In Chlorine and Clover, when you evaluate something, the result will be rendered in a tree-like way at the console. This works quite well for Clojure, because UNREPL makes structures that are too big small, and you can query for more data. So far, so good.

In ClojureScript, Clojerl, Babashka, etc, things are not so good. Big data structures will be rendered fully on the view. They can lock or crash your editor, they can occupy all your memory, etc. The reason for that is that tree structures are hard – when you’re rendering the “parent”, you don’t know what the children will be. Currently, in Chlorine, rendering (range 80000) locks my editor for 4 seconds until it calculates everything, layouts all data, etc… and I wanted to change this.

Reagent vs Helix vs React

I was always intrigued on how much performance hit I get when I use Reagent’s Hiccup data structure instead of React objects – after all, there must be some performance problems, right? After all, that’s the promise of Helix – to not pay this performance hit because you’re closer to what React wants.

So, first things first: profiling Javascript inside Electron IS A NIGHTMARE. I decided to install React Devtools extension on Electron (inside the Atom editor) but that got me into so much trouble, false-positives, wrong profiles that I ended up deciding against it and simply used the “performance” tab to do my profiling. There, I could see batching.cljs hogging my performance, so the next move was easy – move away from Reagent and use Helix.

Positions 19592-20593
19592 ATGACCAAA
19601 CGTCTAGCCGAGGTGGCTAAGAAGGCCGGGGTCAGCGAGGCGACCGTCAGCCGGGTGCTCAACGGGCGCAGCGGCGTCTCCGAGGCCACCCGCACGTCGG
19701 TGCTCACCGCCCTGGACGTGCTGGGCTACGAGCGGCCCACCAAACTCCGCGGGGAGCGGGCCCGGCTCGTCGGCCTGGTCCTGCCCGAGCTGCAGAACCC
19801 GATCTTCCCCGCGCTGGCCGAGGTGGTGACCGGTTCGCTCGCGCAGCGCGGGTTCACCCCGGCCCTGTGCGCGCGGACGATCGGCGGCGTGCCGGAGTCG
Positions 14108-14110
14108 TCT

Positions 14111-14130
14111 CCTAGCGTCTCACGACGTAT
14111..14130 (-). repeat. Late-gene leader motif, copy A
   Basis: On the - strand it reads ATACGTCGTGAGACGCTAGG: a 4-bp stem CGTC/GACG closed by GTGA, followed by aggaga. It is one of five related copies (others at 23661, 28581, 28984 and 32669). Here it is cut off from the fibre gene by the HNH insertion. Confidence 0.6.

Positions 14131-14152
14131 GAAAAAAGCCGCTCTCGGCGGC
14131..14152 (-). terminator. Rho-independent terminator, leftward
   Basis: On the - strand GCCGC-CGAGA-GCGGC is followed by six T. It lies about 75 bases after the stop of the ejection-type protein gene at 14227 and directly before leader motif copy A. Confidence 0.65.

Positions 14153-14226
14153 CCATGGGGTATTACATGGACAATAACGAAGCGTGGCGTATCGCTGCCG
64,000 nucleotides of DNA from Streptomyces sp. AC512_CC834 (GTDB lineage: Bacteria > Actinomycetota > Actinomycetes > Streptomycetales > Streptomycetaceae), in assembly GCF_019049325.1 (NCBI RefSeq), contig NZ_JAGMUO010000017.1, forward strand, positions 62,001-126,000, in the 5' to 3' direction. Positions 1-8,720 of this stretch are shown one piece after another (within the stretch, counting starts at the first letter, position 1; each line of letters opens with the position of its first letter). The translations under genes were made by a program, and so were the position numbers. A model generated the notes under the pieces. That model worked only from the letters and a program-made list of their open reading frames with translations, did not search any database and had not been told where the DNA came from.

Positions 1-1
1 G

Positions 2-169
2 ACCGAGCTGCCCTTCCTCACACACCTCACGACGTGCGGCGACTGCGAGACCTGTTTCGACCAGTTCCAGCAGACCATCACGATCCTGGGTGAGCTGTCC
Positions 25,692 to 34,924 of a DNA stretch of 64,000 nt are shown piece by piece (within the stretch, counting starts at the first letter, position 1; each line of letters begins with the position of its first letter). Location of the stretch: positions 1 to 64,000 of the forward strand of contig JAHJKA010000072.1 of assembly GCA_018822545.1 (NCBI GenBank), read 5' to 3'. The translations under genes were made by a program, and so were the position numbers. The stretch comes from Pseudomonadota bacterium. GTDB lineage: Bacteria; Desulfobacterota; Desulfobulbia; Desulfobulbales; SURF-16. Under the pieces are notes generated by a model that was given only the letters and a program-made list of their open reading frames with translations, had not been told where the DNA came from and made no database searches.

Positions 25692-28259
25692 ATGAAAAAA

Except… that Helix uses some macros and I ended up doing the code in React. My testcase was simple: render a vector of 80000 elements and see how it would perform, obviously without all the bells and whistles that Chlorine offers today (otherwise this experiment would be waaay longer). And that’s where things get surprising: with Reagent, I was hitting 1800ms of scripting, and about 120ms of rendering. With React… 1650ms of scripting, and about 200ms of rendering. I decided to do more benchmarks and probably because of OS caching, warm-up, or whatever, the results got even closer, with Reagent sometimes performing better than React – but still too slow.